Associate Justice Gary Nickerson acquitted Bryant K. Brown on charges that he raped and assaulted an Island woman Tuesday, after a bench trial in Dukes County Superior Court.
Mr. Brown, 33, of Dorchester, walked out of court a free man. He had been held on bail at the Dukes County Jail since his arrest on May 29, 2012.
“I’m glad my client can move on with his life,” defense attorney Anthony Ellison of Boston said outside the courtroom, shortly after the verdict was announced. “I think it is the right verdict. The judge paid attention to every witness and looked at every exhibit.”
Judge Nickerson was the sole factfinder in the case, after Mr. Brown waived his right to a jury trial, and he decided the verdict.
The judge said it was the conflicting evidence presented at trial that left him with a reasonable doubt.
“It is the gross inconsistencies that developed over the course of the investigation, and on the witness stand, that lead me to a verdict of not guilty,” Judge Nickerson said from the bench.
The woman who made the allegations, a 29-year-old Oak Bluffs resident, went with Mr. Brown and his girlfriend to a cottage at the Menemsha Inn, after a night of drinking at several Oak Bluffs bars. She told police that Mr. Brown assaulted her while his girlfriend was passed out.
In his closing argument, Mr. Ellison hammered at the credibility of the accuser, who testified at length earlier in the trial. She also appeared briefly as a rebuttal witness on Tuesday.
“She gave so many different versions of what happened,” Mr. Ellison said in court. “The physical evidence just doesn’t bear her out. Her story falls apart. If the story keeps changing, and she can’t get the story straight, it did not happen.”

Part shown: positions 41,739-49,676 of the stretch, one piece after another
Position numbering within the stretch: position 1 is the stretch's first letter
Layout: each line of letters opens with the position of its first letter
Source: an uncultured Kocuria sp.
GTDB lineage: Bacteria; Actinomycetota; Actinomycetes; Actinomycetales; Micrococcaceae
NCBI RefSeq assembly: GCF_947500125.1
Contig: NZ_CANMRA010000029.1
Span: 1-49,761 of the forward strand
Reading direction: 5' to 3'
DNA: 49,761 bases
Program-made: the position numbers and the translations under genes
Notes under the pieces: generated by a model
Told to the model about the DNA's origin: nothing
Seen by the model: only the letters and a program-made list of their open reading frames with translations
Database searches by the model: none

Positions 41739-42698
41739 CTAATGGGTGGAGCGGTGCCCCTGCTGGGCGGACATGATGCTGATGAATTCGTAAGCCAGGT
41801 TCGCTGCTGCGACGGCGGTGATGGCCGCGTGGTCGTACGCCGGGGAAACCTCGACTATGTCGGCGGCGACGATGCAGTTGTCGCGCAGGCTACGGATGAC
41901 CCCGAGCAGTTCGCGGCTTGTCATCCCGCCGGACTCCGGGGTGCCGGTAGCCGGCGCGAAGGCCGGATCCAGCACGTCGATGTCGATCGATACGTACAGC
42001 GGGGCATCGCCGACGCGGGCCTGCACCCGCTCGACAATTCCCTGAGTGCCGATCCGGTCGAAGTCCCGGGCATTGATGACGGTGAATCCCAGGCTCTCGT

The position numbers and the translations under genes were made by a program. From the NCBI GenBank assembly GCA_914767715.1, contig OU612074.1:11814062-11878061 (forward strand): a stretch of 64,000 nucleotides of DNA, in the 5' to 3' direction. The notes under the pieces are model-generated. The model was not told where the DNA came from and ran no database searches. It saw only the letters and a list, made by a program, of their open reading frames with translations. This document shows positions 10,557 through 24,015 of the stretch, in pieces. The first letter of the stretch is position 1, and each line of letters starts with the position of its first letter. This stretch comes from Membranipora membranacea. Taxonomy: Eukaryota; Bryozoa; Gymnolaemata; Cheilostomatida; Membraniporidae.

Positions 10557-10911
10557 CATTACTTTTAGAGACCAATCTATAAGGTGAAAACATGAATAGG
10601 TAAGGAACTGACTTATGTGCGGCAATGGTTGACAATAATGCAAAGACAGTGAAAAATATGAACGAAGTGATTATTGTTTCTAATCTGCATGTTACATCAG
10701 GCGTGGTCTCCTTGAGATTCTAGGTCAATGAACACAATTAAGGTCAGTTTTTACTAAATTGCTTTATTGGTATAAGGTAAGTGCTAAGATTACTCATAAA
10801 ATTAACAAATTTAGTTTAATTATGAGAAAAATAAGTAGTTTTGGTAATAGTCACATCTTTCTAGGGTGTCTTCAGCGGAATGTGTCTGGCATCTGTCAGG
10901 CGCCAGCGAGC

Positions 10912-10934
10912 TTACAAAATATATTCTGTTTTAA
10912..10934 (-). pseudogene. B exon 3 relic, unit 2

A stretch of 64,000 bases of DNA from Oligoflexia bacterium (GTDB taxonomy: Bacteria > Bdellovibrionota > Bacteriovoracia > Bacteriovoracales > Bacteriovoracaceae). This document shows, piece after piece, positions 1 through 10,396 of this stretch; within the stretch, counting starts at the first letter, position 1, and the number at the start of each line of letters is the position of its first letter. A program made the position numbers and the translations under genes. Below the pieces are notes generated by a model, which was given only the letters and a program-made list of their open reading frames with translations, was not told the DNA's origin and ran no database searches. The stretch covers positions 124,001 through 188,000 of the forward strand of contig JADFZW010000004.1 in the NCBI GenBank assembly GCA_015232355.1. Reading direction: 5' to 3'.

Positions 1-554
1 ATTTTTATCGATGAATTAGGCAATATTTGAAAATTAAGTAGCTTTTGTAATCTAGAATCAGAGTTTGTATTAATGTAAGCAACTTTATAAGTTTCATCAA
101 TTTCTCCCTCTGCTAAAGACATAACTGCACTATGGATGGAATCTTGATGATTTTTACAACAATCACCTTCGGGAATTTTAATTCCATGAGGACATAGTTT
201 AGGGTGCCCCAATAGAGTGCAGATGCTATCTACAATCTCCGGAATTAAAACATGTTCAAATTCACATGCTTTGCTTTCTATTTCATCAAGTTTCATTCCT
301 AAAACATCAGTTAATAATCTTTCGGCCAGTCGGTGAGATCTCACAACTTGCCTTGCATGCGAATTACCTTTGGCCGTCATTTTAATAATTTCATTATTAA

Cape and Islands assistant district attorney Laura Marshard also focused on the testimony of the accuser, in her closing argument. She called her a remarkable young woman, who underwent brain surgery to correct frequent epileptic seizures two months before the incident.
“She has been consistent in all of her testimony, despite rigorous cross-examination,” Ms. Marshard said. “He repeatedly used his physical size and force to assault her.”
Mr. Ellison took the unusual step of putting his client on the witness stand Tuesday morning to testify in his own defense. Under oath, he told a different story.
Mr. Brown denied touching the accuser in any inappropriate way. He said he kicked the accuser out of the cottage, after he caught her trying to steal a diamond necklace valued at $2,200.
Mr. Brown was originally indicted by a Dukes County grand jury on 13 separate charges. On Tuesday, Judge Nickerson acquitted him of two charges of rape, three charges of assault to rape, a charge of indecent assault, and a charge of threat to commit a crime.
Before the trial the judge dismissed five charges related to the disability of the accuser, who suffered from epilepsy. During the trial, he issued a directed verdict on one of the original rape charges. He said the evidence, even when taken in a light most favorable to the prosecution, did not support that charge.
Ms. Marshard declined comment after the trial.
Mr. Brown has a violent criminal record that includes a conviction for assault with a dangerous weapon, and assault to kill. He served a three to four year sentence in state prison for those crimes.
After learning of his criminal record, police executed a careful plan involving six officers to make the arrest last May.
Chilmark, West Tisbury, Aquinnah, and State Police, all out of sight, monitored the inn. Police stopped Mr. Brown’s vehicle at the end of Menemsha Inn Road, surrounded his vehicle, and arrested him.
Mr. Ellison referred to the circumstances of the arrest and the police investigation in his closing arguments.
“The officers just took her word and ran with it,” Mr. Ellison said.
Judge Nickerson took exception to the criticism of police, just before issuing the verdict.
“I see nothing inappropriate on the part of the police,” Judge Nickerson said. “I cast no stones in their direction, whatsoever.”
Outside the court, Mr. Ellison conceded he may have overstated the point in the heat of his closing argument.
“I actually agree with the judge,” Mr. Elllison said. “In fact, it was the police investigation that lead to the verdict.”